Child labour used to spread learning
The projects combine education with factory work and children are employed outside school hours. The money they earn is put into the projects' "Children's Banks" and is later used to buy school equipment and pay for such village essentials as new irrigation schemes.
One of the biggest problems in overcoming rural illiteracy is convincing parents that, by sending their children to school instead of to work, families are not being deprived of their livelihood.
"Children as young as five and six are taught skills and by the ages of eight or nine already start earning," says Nanaji Deshmukh, founder of the Delhi-based Deendayal Research Institute, a non-governmental organisation running several anti-poverty projects.
Mr Deshmukh, a social activist and former politician, now in his eighties, has devised production centres to be set up in schools. Children can learn skills such as bamboo work or weaving, which are then marketed by the centres, bringing in a small income for the youngsters.
One project is based in the area of Chitrakut in the northern province of Uttar Pradesh. The population consists of landless forest-dwellers, mostly indigenous tribespeople, long neglected by the government. Illiteracy in some villages is as high as 90 per cent.
"The idea of the earn-as-you-learn programme is to make children as self-reliant as possible so that they can pursue a wider education," a project worker said.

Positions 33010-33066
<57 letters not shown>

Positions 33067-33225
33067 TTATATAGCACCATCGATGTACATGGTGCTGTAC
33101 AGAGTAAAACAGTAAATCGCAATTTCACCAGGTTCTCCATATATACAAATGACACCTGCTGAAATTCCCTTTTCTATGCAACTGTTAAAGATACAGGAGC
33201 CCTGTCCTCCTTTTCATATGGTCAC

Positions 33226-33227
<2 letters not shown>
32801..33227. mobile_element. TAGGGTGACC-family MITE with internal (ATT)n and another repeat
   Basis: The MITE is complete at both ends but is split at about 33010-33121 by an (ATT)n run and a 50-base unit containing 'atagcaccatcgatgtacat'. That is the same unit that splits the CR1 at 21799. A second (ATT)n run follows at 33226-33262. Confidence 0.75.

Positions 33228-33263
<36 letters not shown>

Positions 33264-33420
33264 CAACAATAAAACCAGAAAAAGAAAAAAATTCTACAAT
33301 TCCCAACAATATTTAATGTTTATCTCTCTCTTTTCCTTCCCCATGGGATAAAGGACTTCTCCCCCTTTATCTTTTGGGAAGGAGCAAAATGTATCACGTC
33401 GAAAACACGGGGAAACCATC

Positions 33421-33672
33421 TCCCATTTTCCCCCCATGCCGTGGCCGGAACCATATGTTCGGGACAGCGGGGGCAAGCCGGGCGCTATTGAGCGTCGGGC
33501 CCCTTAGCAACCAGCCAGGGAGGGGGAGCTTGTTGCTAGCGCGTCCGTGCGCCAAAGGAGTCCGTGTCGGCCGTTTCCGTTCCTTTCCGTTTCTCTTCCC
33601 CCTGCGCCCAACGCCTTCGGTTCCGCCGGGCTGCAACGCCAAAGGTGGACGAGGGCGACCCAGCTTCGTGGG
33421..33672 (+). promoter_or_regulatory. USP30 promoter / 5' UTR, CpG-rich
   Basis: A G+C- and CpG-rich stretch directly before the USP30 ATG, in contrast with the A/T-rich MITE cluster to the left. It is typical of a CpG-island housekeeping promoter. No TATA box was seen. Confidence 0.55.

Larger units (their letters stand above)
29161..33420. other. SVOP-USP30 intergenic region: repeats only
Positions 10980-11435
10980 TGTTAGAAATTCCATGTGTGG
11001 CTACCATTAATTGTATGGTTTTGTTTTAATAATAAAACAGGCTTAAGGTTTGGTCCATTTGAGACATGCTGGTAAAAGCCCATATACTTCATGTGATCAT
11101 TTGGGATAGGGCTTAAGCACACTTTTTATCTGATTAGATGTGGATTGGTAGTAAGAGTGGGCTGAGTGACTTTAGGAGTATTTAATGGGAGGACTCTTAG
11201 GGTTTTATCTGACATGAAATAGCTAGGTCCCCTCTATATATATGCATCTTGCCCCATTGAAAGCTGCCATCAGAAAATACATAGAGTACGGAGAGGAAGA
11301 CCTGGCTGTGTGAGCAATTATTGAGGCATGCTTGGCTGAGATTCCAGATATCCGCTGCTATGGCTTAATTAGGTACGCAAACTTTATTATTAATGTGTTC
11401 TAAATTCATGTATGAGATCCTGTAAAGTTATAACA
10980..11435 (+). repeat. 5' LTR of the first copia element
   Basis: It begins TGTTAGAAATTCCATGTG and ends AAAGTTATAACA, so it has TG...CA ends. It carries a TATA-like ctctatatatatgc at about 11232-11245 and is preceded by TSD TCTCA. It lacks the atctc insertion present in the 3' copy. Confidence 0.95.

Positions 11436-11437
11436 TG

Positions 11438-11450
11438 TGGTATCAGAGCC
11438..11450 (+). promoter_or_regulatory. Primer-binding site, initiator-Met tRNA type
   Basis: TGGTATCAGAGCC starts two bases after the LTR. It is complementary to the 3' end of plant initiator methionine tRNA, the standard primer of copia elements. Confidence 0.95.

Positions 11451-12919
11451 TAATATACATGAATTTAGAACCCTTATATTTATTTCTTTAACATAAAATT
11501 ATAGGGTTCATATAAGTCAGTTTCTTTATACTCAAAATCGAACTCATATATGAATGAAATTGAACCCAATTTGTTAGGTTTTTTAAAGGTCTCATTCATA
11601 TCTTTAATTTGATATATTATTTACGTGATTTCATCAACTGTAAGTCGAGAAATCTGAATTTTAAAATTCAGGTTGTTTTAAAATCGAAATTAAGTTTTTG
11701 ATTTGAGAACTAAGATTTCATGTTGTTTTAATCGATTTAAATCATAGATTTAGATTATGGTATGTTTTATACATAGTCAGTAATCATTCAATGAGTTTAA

Part of the money goes towards paying for the children's education, relieving the burden on their parents, and part of it is saved in special children's banks set up by the project.
The banks allow five to 15-year-olds to deposit as little as a few pennies at a time as long as they don't touch their savings for a year. "At the end of the year the children withdraw enough money for exercise books, pens and textbooks so that they don't have to turn to their parents for these things," says Mr Deshmukh. Providing books and writing implements adds to parents' perception that schooling is an expensive luxury, he says.
The banks pay 10 per cent interest on the savings and the deposits go towards financing small industries in the area, contributing to the general development of the economy. Small industries often have a hard time getting funds from the government-run banking system even if they are economically viable.
"We take the children to see these industries and show them how even their small amounts are helping their villages to prosper, giving both children and villagers a source of pride," says Mr Deshmukh.
In another project run by Mr Deshmukh in Uttar Pradesh, Children's Banks have amassed more than Pounds 10,000 in three years - the result of the work of about 9,000 slum children. This is a fortune in India in terms of economic development. And it convinces both parents and village chiefs that it is worthwhile sending children to school.
The projects have been treated with suspicion by such organisations as the World Bank, which is opposed to child labour. But supporters say this is an "Indian solution" to the problem in villages where landowners, chiefs and parents are often opposed to children going to school when they could be used as cheap errand boys and sweepers.